SB: I like calling my playstyle passive aggressive. My goal is to optimize and perfect every matchup, including every player matchup, so I wouldn’t necessarily say it’s fair to call my playstyle truly defensive or even passive aggressive at all times. I do change my style relative to my opponent and the character they’re playing; sometimes I’ll time my opponent out and sometimes I’ll rush them down. My default style is definitely passive aggressive, but I will change as needed.

BS: What’s your most memorable moment from your “Smash” career thus far?

SB: That’s a difficult one, there are three or four different moments between “Smash 4” and “Brawl” that are very memorable to me. First is when I first played “Smash 4” at a local Best Buy demo prior to the game’s release, once I got to play the game I was completely blown back by it. I’d say the second is when I won the 3DS national tournament, as that was the first big “Smash 4” national tournament. Obviously we were using items and custom moves back then, but still, having all that attention was like, “wow.” Of course Civil War is up there, that’s the biggest “Smash 4” tournament of all time and I won it, so that makes sense.

The fourth might sound like a weird one, but it’s when I truly attained that “Smash understanding” in “Brawl.” I was playing against a player named Envy, an Olimar main in “Brawl” during the early days. We were playing on an online ladder and I lost to him while playing in the Olimar ditto among other characters, and I basically learned how to play Olimar by watching him. A door in my head opened on how to play “Smash” by looking at all the things he was doing with that character and all the mistakes I was making in comparison. Those are my most memorable moments when it comes to “Smash Bros.”

A student at Stony Brook, Dabuz balances his eSports career and school (Photography via Jayne Chen, CUNY Baruch)

BS: You mentioned your Civil War win, which was such a big tournament for “Smash 4” and a highlight for you in particular, capturing that coveted first place finish after countless top-eight appearances. If you remember, can you tell me what was going through your mind during the final match in Grand Finals against Fatality, as well as your thoughts immediately after winning?

SB: I honestly can’t tell you what was happening in my mind while I was playing Fatality; I was focused on another level. When you’re playing well, sometimes you almost go into this other world in your head where you can’t even think about what’s happening, but at the same time you know everything that’s happening. It’s almost like when you have a dream and upon waking up you forget it…that’s kind of what happened there. I beat Fatality and had my ridiculous pop off, but besides that I can’t remember much about my emotions other than I was just really happy cause I finally did it.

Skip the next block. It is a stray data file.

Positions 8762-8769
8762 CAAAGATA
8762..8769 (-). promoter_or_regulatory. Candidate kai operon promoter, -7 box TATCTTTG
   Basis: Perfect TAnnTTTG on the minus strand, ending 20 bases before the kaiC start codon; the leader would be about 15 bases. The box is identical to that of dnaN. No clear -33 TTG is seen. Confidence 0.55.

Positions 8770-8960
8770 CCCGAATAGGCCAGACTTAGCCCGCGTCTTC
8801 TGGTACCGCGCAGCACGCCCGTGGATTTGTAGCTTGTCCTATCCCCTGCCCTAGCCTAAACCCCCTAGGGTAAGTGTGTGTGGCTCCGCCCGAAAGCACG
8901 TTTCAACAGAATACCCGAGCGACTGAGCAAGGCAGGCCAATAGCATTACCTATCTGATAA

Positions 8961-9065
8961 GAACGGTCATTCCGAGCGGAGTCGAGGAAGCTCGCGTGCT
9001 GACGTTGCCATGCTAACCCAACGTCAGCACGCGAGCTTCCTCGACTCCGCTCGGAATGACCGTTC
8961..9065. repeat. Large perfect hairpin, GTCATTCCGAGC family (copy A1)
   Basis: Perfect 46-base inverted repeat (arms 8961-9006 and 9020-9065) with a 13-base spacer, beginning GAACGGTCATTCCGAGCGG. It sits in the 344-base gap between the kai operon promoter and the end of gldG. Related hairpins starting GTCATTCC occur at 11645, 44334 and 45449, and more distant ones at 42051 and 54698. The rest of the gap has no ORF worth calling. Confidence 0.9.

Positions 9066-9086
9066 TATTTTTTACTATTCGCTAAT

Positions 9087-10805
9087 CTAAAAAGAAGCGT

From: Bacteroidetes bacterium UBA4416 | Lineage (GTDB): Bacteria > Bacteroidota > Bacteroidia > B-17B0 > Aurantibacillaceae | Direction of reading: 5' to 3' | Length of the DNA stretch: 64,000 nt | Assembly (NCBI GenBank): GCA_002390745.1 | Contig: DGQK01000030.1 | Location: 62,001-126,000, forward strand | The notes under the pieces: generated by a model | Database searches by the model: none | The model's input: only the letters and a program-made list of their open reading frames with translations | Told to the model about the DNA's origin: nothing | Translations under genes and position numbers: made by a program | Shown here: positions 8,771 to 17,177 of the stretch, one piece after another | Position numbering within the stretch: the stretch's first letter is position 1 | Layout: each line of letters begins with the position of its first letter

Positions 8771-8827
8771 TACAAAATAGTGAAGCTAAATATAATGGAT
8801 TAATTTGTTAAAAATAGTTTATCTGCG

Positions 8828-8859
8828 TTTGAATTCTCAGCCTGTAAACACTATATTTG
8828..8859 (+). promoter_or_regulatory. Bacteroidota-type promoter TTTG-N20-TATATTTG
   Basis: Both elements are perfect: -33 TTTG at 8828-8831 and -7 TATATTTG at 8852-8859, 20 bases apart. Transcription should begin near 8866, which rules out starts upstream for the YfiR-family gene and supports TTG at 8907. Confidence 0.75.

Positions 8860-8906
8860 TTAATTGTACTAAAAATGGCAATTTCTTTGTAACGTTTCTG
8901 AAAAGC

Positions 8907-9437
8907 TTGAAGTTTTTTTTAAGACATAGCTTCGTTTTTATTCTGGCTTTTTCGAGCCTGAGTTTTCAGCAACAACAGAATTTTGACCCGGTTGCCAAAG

BS: What would you feel is both your greatest asset as a player and something you feel you still need to improve on?

SB: I’ll go with the opposite first; out of all the top players, I actually feel like I’m one of the weakest when it comes to reactions. You’ll see it in my play, I don’t react to things well or I won’t recognize situations fast enough, so I guess speed is one of my weaknesses. But my strength is definitely outside the game, I’m really good at analyzing and breaking down players, matchups and basically anything that requires taking a step back from the game and slowly dissecting it. I think I have every other top player destroyed in this aspect of the game. Except for a few individuals, I don’t think anyone can come close to my abilities to dissect the game and really figure it out on the outside.

BS: Yeah, you have Twitch streams where you analyze matches down to individual frames, right?

SB: Haha, yeah. I have to abuse my best strength, and that’s how you figure the game out. Frame by frame.

BS: What’s your take on the stability and structure of the current “Smash 4” meta game, and where do you think it’s evolving to or trending toward for the foreseeable future?

SB: I think we’ve had a solid top tier for a while now. You know, Mewtwo, Marth, Bayonetta, Sheik etc. I think if you’ll look at any standard tier list you’ll agree with that. I mean, if you look at ZeRo’s tier list…well, I don’t agree with the exact orderings but I agree with the general locations of each character, so that’s pretty stable. The meta’s become very punish-heavy but that’s been the case for a while. I feel like the game hasn’t changed that much in the past year, it’s mainly that people have optimized the strengths of their characters, their punish games and have figured out the neutral game.  

I think in the next year you’ll continue to see players further optimizing the game and getting the more difficult combos down, mastering tech chases and getting better at spacing on 50/50 combos. Punish game is where “Smash 4” is leading to until eventually it will be maximized, and after that you’ll see players having better defensive games and good SDI to escape trickier combos, but that won’t be for at least a couple years.